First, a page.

CORA Services, the Roman Catholic social-services agency on Verree Road in Fox Chase, will be 40 years old in November. In its four decades, CORA has grown in scope, but its mission has remained helping children and families cope with the complexities of modern life.
CORA’s services take several forms, including day care, counseling, help with drug and alcohol addictions, career guidance and educational and speech assistance.
One of CORA’s key goals is helping young women deal with their unplanned pregnancies.
During a recent interview, Sister Nora Dennehy, who runs CORA’s Lifeline program, recalled talking with a young Vietnamese woman who was thinking of getting an abortion because she was afraid to tell her parents she was pregnant.
Sister Nora persuaded the woman to not only tell her parents, but to have her baby and finish her own education. The woman took part in CORA’s Lifeline program.
“She never missed any of her prenatal classes,” Sister Nora said.
Helped by CORA during her pregnancy, the woman went on to finish her schooling and got a full scholarship to college. She now is a teacher and lives in the Northeast, Sister Nora said.
There have been plenty of those success stories in the 28 years CORA has been aiding pregnant women in having their babies and improving their lives. It is women helping one another, Sister Nora said.
She estimated that 2,000 young women, most of them teenagers, have been helped. “There are two-hundred new cases a year” at Lifeline, she said. Some give their children up for adoption, but most keep their babies, she said.
One of the most important parts of the program, she said, is removing the feeling of being alone. The girls’ parents are involved.
“I have monthly meetings with parents,” Sister Nora said.
Karen Davis went through the Lifeline program when she was pregnant with her daughter in 1998.
“I got counseling and support,” she said, adding that she was shown how to draw on her courage and build her self-esteem,
“If not for the encouragement of Sister Norah, I probably would have given up,” she said.
The Good Shepherd Sisters, with the help of a small state grant, founded CORA Services as a community counseling center in 1971. Over the years, CORA, which stands for Counseling Or Referral Assistance, has grown to offer many services while maintaining a focus on helping children and families overcome problems at school, in their neighborhoods or in their homes.
“If we can’t help you, we will make sure you still get the help you need,” said CEO Jim Harron.
In its first year, CORA had a $135,000 budget, and the plan was to help 300 families. Instead, CORA’s counselors saw more than 600 families.
Today, the agency spends more than $11 million annually and has a staff of more than 200 counselors, educators and psychologists. More than 25,000 families participate in one or more of CORA’s programs.
One of those programs is the Equal Partnership in Change Stakeholders groups, one of which, the Northeast EPIC Stakeholders, operates in Frankford.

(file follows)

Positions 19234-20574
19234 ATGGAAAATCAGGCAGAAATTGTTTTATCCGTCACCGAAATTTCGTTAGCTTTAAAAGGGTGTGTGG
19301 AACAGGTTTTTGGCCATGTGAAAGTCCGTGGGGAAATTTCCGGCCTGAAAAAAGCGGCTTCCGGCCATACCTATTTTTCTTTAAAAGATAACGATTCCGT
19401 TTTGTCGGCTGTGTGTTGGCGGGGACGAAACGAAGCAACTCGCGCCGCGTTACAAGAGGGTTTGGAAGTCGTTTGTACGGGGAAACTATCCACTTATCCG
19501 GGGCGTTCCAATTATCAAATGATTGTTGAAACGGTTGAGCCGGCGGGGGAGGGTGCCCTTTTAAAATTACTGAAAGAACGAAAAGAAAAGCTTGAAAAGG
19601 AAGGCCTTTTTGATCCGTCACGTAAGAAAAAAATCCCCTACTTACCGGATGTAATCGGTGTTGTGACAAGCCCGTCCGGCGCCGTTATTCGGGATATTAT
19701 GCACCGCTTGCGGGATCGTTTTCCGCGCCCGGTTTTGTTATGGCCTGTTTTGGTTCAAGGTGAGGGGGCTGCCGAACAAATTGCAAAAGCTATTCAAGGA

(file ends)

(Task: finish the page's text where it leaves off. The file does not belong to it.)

EPIC’s operating idea is to get people involved in neighborhood activities. Northeast EPIC meets monthly at Aria Health’s Frankford campus. Its coordinator is attorney Kimberly Washington, who is from Frankford. The monthly sessions often provide residents information about the services that are available to them.
“The most satisfying part of my job is being able to help people who live and work in the neighborhood where I grew up,” Washington said.
CORA provides families with safe and structured programs for their kids.
Things run smoothly at the preschool, but center manager Traci Nagele-Balco can recall a hectic time on her first day on the job.
It was Sept. 11, 2001.
“Parents were calling me to make sure their kids were OK,” she said. She had to call those who hadn’t called in, because CORA decided to close the center during the day of those terror attacks against the nation.
Mom Sharon Quinn knows all about CORA’s Early Years preschool program. Not only does she bring her 3-year-old son Cameron to CORA, but the East Torresdale resident went there when she was little, too.
She recalls herself as outgoing and active — and sometimes in trouble for acting out of line.
“I got put in time-out,” she said, adding with a smile that she doesn’t expect her boy to give anybody any trouble.
“He’s quieter than I was.” ••
Reporter John Loftus can be reached at 215-354-3110 or email@example.com
What CORA offers …
Organization type: Catholic, private, not-for-profit social services
Address: 8540 Verree Road
Web address: www.coraservices.com
• Non-Public School Services provides counseling and guidance services, reading and math remediation, speech, and psychological services to children attending non-public schools in grades K to 12.
• Early Years Program provides nursery, preschool and day-care services to families with children between the ages of 2-? to 6 years.
• Community Services provide counseling and psychological services for individuals and families. Some areas of specialization include teen parenting, counseling, therapy, outpatient alcohol/substance abuse treatment, family intervention and teen pregnancy services.
• Neumann Center offers a complete reading and math remedial program, GED preparation, life skills, computer and clerical skills, customer service training, pre-employment skills and employment placement assistance.
• Out of School Services — the Beacon Center at Grover Washington Jr. Middle School, located at B and Olney Avenue in North Philadelphia, is a school-based community center that provides a safe haven for children and families in the community. The Out of School Services division now includes another Beacon Center at Thurgood Marshall Elementary School at 5120 N. Sixth St. In addition to the Beacon Centers, there are three After School sites located at Carnell Elementary School, 1100 Devereaux Ave.; Morrison Elementary School, 5100 N. Third St.; and the Neumann Center at 1000 Orthodox St. ••